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Question DetailsAsked on 12/22/2016

how to turn down an estimate

Hi
What is the best professional way to respond to estimates given by contractors when you are not going to use their services?
Thanks

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In probably at least half and probably a much greater percentage of cases overall, bidders who werre not selected to do the work do not hear about the selection result unless THEY call or check up - so it is polite of you to notify them so they can remove that job from their potential work backlog list.

Obviously, notify the selected bidder first that he won and get the contract signed with hjim BEFORE dropping the others, in case the winning one balks at the last minute or trie to raise his price on you once he knows he was selected - but for the others just letting them know (phone or eMail is fine though of course a letter is "most professional" but very rare for non-government jobs) that you selected another bidder and thanking them for their bid is enough. If there was a particular factor that caused them to be ruled out they would certainly appreciate hearing about that, so you could offer a bit of info on that if you want - i.e.. that their bid was non-responsive to the bid request in some particular way (did not have certain proviswions or scope of work items you requested), was signfiicantly overpriced compared to the others, showed substitutions for features or items you specifically spelled out in the bid request, the chosen bidder offerred additional work or services in his bid which made it more attractive, or whatever.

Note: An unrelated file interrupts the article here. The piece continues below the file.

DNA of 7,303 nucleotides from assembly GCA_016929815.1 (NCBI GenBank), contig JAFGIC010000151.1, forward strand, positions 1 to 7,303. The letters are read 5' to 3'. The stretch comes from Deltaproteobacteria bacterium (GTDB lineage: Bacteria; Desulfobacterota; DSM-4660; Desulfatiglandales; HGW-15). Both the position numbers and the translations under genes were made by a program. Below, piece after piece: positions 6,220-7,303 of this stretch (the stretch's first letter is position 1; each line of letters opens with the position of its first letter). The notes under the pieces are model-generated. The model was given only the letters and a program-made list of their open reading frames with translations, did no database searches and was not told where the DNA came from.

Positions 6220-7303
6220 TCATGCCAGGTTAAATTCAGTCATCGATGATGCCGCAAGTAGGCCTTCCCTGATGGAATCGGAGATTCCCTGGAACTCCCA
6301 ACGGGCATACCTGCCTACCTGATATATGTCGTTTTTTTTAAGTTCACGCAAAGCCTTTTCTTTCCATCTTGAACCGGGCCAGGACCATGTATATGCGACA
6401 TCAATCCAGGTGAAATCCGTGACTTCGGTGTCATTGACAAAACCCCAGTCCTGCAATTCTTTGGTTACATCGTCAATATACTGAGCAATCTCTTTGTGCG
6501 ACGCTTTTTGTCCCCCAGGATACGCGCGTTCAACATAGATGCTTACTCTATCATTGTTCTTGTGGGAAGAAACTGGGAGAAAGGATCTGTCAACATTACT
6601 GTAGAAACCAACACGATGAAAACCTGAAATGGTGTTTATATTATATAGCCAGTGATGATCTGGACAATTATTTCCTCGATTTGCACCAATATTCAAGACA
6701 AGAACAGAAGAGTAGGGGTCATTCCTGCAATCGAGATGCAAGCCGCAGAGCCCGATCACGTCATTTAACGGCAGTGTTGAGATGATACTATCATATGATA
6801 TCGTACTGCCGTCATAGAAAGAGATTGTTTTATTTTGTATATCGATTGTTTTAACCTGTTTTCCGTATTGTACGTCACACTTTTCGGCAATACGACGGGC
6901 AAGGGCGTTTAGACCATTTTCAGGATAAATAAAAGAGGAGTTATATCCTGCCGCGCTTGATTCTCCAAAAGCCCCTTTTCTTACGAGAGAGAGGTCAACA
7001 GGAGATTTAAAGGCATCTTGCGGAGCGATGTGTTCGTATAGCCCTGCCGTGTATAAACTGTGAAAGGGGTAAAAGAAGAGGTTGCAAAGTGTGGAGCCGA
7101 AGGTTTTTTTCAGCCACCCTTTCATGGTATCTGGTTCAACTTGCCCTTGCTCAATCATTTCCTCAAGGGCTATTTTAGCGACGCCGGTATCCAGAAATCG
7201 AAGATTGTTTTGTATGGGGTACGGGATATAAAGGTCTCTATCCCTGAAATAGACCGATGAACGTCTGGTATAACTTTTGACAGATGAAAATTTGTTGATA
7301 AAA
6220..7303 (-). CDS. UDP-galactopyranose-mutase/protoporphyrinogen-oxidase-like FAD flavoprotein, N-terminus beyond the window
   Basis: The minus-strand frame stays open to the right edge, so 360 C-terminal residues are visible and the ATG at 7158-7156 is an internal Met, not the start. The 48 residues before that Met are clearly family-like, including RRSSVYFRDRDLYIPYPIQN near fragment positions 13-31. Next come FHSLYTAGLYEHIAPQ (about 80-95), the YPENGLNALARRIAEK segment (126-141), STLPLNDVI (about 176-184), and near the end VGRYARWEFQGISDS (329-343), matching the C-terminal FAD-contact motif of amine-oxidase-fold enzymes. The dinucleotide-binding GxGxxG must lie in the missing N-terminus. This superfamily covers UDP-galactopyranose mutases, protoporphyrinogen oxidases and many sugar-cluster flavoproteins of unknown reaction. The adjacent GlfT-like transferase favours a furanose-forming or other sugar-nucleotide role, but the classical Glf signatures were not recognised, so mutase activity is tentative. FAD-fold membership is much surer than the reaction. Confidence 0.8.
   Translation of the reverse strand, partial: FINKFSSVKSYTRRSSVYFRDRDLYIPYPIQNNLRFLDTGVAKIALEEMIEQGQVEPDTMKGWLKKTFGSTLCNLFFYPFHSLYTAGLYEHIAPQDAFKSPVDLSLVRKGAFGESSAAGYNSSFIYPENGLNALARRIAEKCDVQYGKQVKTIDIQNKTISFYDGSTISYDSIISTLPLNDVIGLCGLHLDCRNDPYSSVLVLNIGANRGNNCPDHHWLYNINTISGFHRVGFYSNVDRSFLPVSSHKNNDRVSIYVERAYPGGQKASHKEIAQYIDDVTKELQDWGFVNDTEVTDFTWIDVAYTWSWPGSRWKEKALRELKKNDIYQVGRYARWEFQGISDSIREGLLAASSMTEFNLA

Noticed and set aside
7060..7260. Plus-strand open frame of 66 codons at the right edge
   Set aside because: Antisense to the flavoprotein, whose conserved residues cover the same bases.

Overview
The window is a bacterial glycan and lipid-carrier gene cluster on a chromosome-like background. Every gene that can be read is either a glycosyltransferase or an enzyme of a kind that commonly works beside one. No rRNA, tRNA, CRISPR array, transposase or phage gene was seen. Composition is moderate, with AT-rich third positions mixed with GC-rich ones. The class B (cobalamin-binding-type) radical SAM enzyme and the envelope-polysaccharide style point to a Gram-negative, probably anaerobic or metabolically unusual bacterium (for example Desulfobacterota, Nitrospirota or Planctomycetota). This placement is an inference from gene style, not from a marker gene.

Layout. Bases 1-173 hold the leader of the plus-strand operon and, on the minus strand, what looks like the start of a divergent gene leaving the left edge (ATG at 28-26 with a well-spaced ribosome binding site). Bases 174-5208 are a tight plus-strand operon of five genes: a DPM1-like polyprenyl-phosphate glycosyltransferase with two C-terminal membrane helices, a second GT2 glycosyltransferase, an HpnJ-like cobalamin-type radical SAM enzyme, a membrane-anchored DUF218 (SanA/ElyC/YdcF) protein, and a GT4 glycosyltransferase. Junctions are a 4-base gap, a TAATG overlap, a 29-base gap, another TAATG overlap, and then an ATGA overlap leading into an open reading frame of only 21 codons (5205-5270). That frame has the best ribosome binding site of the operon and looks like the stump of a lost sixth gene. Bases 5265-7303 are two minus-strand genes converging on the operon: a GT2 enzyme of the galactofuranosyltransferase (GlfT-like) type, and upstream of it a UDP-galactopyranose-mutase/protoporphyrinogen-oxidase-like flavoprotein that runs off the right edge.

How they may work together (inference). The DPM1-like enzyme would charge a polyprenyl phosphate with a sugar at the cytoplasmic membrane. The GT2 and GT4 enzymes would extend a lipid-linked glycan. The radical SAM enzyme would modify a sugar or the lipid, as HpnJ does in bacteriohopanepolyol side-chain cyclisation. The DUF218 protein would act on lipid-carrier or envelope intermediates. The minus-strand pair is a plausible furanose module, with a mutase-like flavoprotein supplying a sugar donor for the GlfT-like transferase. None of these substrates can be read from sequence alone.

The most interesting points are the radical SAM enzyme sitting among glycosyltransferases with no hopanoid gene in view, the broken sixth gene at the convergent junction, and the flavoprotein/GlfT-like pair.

You are not obligated in any way (unless under open bidding laws or rules because it was a government or maybe some commercial bid situations) to state WHY they did not get it, though of course they would like to know that. Likewise, most bidders would LIKE (though no obligation on your part to provide it) to know how many bidders there were and where they ranked in price (like 2 highest of 5 for instance). Of course, they would like to know exact competing bid amounts, but that is not necessary and is considered bad form amongst many contractors who do not want their competitors to know how much they bid. Likewise, most bidders would like to know WHO they lost out to, but again no obligation on your part to reveal that.

Be sure to check the successful bid forms or contract forms - some require you to hold the bid amounts confidential.

Answered 1 year ago by LCD




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